ERA12LA001
ERA12LA001

On October 1, 2011, about 1245 eastern daylight time, a Mooney M20K, N231EB, operated by a commercial pilot, was substantially damaged during a forced landing following a loss of engine power near Ridgefield, Connecticut. The certificated commercial pilot was seriously injured. Visual meteorological conditions prevailed, and no flight plan was filed for the local personal flight which originated at Danbury Municipal Airport (DXR), Danbury, Connecticut, just prior to the accident. The flight was conducted under the provisions of 14 Code of Federal Regulations Part 91.

According to the pilot, he completed a preflight inspection, which included checking the fuel for contamination, and conducting an engine run-up, without any discrepancies noted. He stated that both fuel gauges indicated "about half," which corresponded with 14 to 19 gallons in each side, and he also visually confirmed the fuel quantity in each tank.

The engine started after two attempts and the pilot confirmed that all engine indications were normal prior to takeoff. The airplane took off without incident; however, at approximately 1,100 feet mean sea level, when the pilot made a right crosswind turn, the engine lost total power. The pilot switched fuel tanks, was unable to restart the engine and looked for a place to land. The pilot stated he could not recall his exact actions prior to the forced landing; however, he thought that he turned the fuel selector to the "OFF" position, leaned the mixture, and turned the master and the ignition switches off. The airplane subsequently struck trees during a forced landing to a residential area. The airplane came to rest inverted, which resulted in substantial damage to the fuselage, wings, and empennage.

First responders stated that a "small amount of fuel," approximately one quart, exited from the left fuel tank. In addition, a first responder indicated that when he arrived at the accident site, he turned the fuel selector from the left tank position to the off position.

A postaccident examination of the airplane by a Federal Aviation Administration (FAA) inspector revealed that the left fuel tank did not contain any fuel and the right fuel tank contained about eight gallons of fuel. There was no evidence that the fuel tanks had been compromised. In addition, there were no fuel stains on the wings or fuselage and there was no smell of fuel at the site. A fuel sample was taken from the right tank with no contamination noted.

The pilot reported 502 hours of total flight time, of which, 145 hours were in the same make and model as the accident airplane. He noted that he accumulated 10 flight hours in the same make and model of the accident airplane in the past 90 days.

According to FAA records, the airplane was manufactured in 1979, and was registered to the pilot in 2007. It was a low-wing, retractable tricycle gear, monoplane, equipped with a Continental Motors TSIO-360LB, 210-horsepower engine. The most recent annual inspection was completed on February 10, 2011. At the time of the accident, the airplane accumulated 2,661 hours of total time in service. According to the pilot's operating handbook (POH), the fuel flow at maximum continuous horsepower was between 22.5 gallons per hour and 24.2 gallons per hour. The total fuel capacity was 78.6 gallons, 39.3 gallons in each tank. A total of 3 gallons of the fuel were unusable, 1.5 gallons in each tank.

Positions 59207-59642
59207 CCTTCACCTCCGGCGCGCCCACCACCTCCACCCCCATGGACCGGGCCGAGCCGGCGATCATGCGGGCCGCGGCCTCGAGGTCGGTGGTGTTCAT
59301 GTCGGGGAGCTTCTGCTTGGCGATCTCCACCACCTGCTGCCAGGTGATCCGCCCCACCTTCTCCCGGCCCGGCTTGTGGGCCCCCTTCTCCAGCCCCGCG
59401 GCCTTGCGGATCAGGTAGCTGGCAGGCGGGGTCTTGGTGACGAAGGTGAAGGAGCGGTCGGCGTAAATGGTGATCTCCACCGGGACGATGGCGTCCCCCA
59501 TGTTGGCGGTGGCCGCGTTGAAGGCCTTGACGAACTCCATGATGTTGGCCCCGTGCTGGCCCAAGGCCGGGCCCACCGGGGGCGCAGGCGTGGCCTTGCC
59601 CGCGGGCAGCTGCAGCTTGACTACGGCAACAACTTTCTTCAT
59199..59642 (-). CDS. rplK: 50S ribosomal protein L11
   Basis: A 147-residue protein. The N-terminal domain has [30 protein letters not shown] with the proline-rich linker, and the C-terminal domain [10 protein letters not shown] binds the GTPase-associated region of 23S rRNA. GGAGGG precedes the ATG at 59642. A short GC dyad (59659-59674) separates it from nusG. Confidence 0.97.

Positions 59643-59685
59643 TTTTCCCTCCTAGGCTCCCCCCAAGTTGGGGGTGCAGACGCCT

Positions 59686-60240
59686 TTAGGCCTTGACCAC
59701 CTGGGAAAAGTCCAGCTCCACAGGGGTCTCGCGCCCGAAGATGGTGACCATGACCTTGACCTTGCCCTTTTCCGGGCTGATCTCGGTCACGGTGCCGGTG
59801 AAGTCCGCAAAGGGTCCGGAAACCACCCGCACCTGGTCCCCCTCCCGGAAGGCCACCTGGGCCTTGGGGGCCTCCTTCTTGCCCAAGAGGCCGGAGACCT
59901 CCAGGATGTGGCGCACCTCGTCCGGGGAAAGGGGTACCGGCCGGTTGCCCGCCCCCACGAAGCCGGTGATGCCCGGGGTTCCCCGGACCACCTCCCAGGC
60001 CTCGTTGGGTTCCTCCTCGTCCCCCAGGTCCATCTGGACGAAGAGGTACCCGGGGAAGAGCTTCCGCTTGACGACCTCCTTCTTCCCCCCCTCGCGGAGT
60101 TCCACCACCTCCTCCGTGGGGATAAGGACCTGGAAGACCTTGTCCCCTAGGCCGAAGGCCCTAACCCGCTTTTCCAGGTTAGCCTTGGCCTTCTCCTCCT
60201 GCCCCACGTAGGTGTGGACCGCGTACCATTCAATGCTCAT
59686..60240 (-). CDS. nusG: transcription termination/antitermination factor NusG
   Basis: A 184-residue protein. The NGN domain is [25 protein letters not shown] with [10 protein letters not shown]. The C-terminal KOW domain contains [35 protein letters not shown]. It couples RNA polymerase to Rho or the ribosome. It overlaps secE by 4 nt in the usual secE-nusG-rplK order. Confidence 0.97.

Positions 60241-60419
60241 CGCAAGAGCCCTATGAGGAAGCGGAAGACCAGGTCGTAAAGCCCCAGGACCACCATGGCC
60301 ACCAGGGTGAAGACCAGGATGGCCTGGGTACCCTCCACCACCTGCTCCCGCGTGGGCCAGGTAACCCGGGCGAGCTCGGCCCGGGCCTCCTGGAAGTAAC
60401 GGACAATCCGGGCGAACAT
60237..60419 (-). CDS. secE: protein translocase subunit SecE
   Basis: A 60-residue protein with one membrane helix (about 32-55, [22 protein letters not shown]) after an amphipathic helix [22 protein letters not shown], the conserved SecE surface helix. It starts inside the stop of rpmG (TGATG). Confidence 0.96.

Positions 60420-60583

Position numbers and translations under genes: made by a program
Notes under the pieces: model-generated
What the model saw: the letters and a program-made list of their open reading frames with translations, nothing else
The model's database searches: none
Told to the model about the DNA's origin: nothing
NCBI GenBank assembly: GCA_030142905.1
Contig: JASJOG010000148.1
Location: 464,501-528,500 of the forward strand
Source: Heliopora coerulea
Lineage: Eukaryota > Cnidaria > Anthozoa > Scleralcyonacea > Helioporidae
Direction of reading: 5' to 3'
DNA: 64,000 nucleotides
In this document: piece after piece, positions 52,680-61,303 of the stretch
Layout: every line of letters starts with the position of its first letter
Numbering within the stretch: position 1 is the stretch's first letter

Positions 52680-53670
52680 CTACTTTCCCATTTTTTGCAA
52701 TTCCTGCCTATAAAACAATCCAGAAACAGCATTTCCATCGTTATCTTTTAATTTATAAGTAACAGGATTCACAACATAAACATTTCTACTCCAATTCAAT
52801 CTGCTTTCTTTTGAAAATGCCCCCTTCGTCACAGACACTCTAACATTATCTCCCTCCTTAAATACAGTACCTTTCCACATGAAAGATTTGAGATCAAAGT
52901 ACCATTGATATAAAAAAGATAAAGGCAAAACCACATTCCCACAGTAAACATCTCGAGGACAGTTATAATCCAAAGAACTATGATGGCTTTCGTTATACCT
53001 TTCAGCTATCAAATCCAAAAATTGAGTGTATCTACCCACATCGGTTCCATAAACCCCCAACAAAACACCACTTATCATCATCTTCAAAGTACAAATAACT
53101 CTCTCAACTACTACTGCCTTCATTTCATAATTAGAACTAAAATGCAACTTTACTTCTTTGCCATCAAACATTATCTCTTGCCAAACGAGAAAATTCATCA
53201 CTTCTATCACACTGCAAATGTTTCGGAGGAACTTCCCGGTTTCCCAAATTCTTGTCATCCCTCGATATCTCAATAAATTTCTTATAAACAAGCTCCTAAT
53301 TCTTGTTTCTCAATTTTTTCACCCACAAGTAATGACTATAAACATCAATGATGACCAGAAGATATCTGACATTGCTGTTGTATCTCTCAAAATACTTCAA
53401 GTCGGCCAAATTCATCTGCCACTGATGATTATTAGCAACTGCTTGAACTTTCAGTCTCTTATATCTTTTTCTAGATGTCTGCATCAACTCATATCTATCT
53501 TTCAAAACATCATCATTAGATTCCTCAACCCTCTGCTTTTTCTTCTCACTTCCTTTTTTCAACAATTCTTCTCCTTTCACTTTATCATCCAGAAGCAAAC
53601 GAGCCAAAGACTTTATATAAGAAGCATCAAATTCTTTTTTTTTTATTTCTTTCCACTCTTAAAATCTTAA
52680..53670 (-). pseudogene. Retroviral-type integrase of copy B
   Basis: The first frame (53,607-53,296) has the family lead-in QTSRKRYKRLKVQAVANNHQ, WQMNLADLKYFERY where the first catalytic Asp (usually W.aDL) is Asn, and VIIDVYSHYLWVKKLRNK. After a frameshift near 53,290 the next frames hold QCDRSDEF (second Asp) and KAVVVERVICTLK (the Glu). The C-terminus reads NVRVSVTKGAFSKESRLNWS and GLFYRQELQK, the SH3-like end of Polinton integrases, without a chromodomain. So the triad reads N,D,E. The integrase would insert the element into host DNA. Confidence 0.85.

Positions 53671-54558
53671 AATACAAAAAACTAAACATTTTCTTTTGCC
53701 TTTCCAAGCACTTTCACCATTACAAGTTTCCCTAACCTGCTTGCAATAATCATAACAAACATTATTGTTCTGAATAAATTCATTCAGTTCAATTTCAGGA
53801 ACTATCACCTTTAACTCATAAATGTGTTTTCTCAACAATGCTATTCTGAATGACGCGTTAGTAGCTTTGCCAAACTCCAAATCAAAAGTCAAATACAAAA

The airplane was last fueled on August 27, 2011. According to the fuel slip, line personnel added 12 gallons of fuel to both the left and right fuel tanks, for a total of 24 gallons. The pilot stated that he had the fuel tanks "topped-off" on that day, but the line personnel indicated to an FAA inspector that if a full "top-off" is requested, that they write that on the fuel slip. A copy of the fuel slip was obtained and "top-off" was not written on the fuel slip. In addition, according to an FAA inspector, 94 gallons of fuel had been added to the airplane since June 30, 2011, and the airplane had been operated approximately 8.1 hours since that time.

The airplane was equipped with an Electronics International Fuel Flow Instrument that retained the fuel quantity in the electronic memory. On October 4, 2011, FAA inspectors provided oversight while a mechanic applied power to the airplane. When the FAA inspector turned on the master switch, he noted that the fuel flow instrument aural warning activated, the fuel low and high/low fuel pressure warning lights were blinking, and the fuel quantity read-out was zero. He also noted that when power was applied, he could hear the fuel boost pumps operating.

On November 15, 2011, the engine was examined by two FAA inspectors. The propeller was rotated by hand and continuity was confirmed to the cylinders, camshaft, push rods, and the accessory drive section of the engine. Both magnetos were removed and disassembled with no defects noted. One sparkplug was removed from each cylinder and all were found to be in normal condition. The turbocharger was removed and rotated. The main fuel line from the fuel pump was removed and no fuel was noted in the line. The fuel lines from the fuel pump to the flow divider were removed with no fuel noted in the line. The fuel lines from the flow divider to the fuel injectors were removed and a small amount of fuel was noted. The fuel pump was removed and no defects were noted with the fuel pump drive shaft or gears.

The "Engine Power Loss – After Liftoff and During Climb" emergency procedure contained in POH, stated to:
1. Lower Nose, Establish Best Glide Speed.
2. Fuel Selector – Other Tank (Fullest Tank).
3. Throttle – Full Forward.
4. Mixture – Full Rich.
5. Magneto Switch – Both
6. Propeller – High RPM.
7. Low Boost – On.

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